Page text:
You should choose the home inspector yourself and plan to pay the inspector directly at the time of service. You want an independent home inspector who is accountable to you and will give you a complete inspection and an honest opinion. If the home inspector is being paid by someone else or not paid until closing, the inspector might under emphasize any problems with the home.
You may be able to negotiate with the seller or cancel the sale based on the inspection. If repairs are needed, you may want to negotiate with the seller about who should make or pay for the repairs. Depending on the terms of your purchase contract and local market conditions, the seller may or may not agree to pay for the repairs. If your purchase contract is contingent on a satisfactory inspection, you have the right to cancel the sale without penalty if you are not satisfied with the results of the inspection.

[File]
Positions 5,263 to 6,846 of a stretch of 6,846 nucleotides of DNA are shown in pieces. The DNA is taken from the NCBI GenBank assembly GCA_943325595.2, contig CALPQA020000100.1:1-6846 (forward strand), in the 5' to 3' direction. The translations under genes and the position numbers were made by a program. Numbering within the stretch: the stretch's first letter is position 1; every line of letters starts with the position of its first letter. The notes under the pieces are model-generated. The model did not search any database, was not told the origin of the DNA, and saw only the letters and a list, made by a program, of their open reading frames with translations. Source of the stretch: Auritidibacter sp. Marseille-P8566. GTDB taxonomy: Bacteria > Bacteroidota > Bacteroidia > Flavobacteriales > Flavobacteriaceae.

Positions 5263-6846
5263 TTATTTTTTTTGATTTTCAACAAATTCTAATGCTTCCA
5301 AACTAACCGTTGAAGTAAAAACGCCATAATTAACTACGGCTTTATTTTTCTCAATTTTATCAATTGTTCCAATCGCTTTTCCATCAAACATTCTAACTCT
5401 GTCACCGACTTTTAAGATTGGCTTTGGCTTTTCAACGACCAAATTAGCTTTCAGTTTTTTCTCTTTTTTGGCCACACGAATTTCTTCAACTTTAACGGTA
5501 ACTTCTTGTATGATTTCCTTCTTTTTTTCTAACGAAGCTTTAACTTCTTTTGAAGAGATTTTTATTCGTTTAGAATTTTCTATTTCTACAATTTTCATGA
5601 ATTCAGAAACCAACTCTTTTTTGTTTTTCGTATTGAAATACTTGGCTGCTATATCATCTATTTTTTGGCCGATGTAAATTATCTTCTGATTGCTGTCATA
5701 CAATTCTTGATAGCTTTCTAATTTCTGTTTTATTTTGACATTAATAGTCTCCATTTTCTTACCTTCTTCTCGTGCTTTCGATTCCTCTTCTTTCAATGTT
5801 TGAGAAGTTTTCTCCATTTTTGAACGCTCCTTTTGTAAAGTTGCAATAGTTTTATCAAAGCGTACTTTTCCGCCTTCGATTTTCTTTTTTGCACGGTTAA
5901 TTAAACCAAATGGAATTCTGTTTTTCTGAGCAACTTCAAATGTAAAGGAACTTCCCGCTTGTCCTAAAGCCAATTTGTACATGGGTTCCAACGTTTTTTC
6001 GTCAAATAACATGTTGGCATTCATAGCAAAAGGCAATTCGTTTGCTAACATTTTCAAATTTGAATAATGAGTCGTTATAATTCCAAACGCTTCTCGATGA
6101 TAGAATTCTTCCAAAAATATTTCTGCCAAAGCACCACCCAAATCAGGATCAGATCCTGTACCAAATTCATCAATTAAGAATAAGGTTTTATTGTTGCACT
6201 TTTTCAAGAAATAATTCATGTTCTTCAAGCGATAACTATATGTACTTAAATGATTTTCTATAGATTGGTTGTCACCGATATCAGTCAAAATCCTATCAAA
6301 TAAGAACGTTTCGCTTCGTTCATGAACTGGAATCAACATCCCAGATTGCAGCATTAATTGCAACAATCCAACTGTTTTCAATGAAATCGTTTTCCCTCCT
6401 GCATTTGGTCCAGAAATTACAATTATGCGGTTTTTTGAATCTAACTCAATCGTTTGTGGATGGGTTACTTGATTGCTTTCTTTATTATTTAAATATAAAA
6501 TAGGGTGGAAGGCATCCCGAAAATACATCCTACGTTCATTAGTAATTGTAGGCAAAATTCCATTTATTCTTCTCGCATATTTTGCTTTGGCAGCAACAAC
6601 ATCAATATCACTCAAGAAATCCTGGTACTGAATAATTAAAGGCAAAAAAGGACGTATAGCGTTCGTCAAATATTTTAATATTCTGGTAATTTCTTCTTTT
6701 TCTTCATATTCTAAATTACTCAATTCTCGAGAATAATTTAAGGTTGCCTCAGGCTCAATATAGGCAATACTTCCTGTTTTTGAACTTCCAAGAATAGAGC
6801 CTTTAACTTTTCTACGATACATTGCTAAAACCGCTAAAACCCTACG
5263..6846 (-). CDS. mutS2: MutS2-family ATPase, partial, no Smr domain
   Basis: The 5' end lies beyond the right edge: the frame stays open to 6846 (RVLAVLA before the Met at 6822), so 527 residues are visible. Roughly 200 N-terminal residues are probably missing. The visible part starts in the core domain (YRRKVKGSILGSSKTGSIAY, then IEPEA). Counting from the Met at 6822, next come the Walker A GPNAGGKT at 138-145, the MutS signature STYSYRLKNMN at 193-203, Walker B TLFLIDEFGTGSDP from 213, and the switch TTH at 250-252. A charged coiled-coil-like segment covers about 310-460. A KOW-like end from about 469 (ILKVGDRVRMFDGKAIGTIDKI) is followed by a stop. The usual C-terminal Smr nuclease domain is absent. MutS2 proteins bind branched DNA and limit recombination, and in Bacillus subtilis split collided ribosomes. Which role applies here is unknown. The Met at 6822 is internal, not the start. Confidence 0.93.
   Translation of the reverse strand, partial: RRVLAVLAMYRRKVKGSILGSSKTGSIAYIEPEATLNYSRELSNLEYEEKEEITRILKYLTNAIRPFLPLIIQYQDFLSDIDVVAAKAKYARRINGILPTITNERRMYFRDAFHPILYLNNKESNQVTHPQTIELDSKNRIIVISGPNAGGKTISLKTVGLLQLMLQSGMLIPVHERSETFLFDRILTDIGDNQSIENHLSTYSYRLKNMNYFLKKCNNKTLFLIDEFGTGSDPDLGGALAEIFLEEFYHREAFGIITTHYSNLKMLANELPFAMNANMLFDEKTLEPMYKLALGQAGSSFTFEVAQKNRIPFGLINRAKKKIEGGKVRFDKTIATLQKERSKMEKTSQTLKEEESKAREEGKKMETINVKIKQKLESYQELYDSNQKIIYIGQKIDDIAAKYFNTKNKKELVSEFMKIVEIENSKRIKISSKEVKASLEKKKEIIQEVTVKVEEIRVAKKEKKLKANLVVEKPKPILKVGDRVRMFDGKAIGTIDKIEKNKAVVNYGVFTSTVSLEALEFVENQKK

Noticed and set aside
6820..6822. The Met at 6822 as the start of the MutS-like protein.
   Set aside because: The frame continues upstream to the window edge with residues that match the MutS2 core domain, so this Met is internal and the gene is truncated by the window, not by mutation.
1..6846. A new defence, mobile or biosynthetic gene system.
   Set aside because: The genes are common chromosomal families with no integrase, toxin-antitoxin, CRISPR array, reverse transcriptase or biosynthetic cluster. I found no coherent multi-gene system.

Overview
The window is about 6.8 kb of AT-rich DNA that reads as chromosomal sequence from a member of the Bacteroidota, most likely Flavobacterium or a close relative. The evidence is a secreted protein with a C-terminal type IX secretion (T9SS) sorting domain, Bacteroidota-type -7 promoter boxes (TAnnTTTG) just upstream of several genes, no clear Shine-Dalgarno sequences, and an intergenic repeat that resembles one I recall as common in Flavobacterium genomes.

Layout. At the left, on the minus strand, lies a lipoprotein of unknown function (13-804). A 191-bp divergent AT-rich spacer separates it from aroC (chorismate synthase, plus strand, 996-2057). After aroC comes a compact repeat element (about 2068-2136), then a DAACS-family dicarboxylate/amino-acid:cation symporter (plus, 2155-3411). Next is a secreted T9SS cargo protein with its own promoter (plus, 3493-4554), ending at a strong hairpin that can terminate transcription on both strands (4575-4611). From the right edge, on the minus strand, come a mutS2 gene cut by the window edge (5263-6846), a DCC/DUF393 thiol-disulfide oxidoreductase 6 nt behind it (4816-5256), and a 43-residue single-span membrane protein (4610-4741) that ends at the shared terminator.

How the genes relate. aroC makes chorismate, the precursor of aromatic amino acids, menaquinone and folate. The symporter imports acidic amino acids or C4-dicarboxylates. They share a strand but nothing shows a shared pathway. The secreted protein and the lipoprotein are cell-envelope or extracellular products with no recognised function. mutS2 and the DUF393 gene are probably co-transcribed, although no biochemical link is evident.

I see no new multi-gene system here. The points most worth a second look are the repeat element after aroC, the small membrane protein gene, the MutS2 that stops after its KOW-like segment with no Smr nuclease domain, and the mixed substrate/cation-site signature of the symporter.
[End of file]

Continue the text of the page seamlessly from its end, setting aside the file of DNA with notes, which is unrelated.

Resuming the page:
Don't buy a home without having it thoroughly inspected-inspections are for your protection. If there are serious flaws, such as a cracked foundation, you may decide that you don't want to buy this particular home after all. If your purchase contract is contingent on a satisfactory inspection, you should be able to cancel the sale without penalty. If there are parts of the home that are damaged or worn out, you may want to negotiate with the seller to have these fixed before you move in, or to give you a credit for the cost of the repairs.
Don't choose a home inspector without checking their history. Depending on your area, home inspectors may not be required to be licensed. Before choosing an inspector, ask for references from prior customers and look up the inspector with your local Better Business Bureau (BBB) and any state or county licensing authority.